Resources for Writers
Really Useful Links for Writers: Hooking Your Reader
I spoke about self-promotion before, but all the marketing in the world won’t help if you can’t keep a reader’s attention. The last thing you want is for readers to be drawn to your books, and then give up because they couldn’t get past the first chapter.
And yes, that really is all you’ve got for a lot of readers. One chapter. There’s a reason most agents and submissions editors ask for the first couple of chapters only, and not the whole book. It’s not just because they’re extremely busy and have to be able to judge the likely quality of your work from a small sample, but because they understand the industry. And right now, the industry is the most competitive its ever been. You’re not just trying to keep your readers from putting your book down; you’re trying to keep them from putting your book down in favour of television, cat videos on Youtube, the latest superhero movie, and mobile app games. Instant gratification is a major factor in entertainment, and it takes hard work to keep your audience focused.
Start with your beginning. Make sure it really pops. I find that the start of a story is the hardest to write, especially the dreaded first sentence. Write It Sideways has some advice on this, with the key lesson that you should always open with something the reader will find interesting. A character waking up in the morning is not interesting, unless there’s something to show about their life or the world. This is why so many agents and submissions editors consider the old ‘waking up from a dream’ opening to be a red flag.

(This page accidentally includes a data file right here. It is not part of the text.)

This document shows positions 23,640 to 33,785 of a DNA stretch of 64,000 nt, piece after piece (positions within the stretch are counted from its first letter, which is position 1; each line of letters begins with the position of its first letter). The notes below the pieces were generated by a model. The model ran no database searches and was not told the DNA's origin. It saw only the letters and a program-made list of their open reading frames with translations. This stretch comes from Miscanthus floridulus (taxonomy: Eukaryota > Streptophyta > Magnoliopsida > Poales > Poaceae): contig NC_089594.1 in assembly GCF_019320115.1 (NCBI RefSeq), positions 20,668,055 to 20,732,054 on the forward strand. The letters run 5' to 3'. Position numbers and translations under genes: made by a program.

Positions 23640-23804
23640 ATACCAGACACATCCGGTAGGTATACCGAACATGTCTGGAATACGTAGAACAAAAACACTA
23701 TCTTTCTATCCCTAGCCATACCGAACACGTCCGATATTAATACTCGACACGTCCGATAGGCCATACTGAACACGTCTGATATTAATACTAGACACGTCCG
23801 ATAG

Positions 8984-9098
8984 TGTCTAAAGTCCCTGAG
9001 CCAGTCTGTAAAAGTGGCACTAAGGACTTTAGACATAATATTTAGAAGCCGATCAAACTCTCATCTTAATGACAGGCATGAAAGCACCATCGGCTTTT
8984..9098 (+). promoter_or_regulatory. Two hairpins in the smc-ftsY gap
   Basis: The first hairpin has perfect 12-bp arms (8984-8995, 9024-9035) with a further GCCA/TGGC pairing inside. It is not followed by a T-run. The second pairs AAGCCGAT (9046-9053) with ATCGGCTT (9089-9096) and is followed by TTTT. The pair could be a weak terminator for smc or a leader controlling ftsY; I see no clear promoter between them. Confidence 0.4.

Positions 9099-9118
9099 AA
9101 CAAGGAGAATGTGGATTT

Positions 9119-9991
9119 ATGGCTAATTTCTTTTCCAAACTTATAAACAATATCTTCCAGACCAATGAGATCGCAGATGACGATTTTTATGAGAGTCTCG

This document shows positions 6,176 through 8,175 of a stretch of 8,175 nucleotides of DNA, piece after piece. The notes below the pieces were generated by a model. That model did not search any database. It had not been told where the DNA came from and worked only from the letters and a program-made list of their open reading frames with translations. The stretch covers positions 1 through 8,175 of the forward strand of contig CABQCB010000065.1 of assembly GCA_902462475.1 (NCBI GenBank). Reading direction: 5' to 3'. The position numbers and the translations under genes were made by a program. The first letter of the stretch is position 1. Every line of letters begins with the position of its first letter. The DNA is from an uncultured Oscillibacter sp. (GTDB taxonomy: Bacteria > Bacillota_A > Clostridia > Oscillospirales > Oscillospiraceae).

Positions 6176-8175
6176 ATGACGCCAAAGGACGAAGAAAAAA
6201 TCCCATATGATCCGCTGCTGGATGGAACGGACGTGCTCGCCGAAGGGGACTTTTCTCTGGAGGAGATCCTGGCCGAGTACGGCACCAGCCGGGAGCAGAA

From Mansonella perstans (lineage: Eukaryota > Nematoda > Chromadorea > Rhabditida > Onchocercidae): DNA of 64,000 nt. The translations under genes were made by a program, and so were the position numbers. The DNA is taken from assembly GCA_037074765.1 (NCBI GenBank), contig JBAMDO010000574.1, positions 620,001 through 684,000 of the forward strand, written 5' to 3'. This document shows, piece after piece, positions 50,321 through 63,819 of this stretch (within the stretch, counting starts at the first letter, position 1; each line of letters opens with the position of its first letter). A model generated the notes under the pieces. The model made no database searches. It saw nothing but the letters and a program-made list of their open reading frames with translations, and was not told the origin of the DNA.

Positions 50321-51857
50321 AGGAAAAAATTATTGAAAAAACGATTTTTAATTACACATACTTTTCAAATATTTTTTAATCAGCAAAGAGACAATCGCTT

This recent article from Kristin Lamb has some excellent points that are applicable at any stage of your work. It’s all too easy to get caught up in crafting a form or rushing ahead with things, and we forget to watch for simple mistakes like these. Small things add up, and your reader may not even realise why they’re not feeling drawn into your book.
You can learn a lot about how to draw in your reader by studying a little psychology. Write To Done discusses the scientific reasons why certain writing tools and techniques keep our attention. It’s often easier to put changes into effect when we understand the reason for making them, so don’t sabotage yourself by rejecting advice just because it’s not clear what difference it will make.
Of course, you don’t want to stick to the same stock methods of writing. There are many different ways to apply these tools, and Janice Hardy has some advice on this. Not content to simply give out abstract tips, she breaks down the very idea of what a ‘hook’ can be, and presents various kinds of hooks for you to use.
Hopefully these tips will help you grab readers’ attention and hold onto it. It’s a tough business, and we need all the help we can get.
(c) Paul Anthony Shortt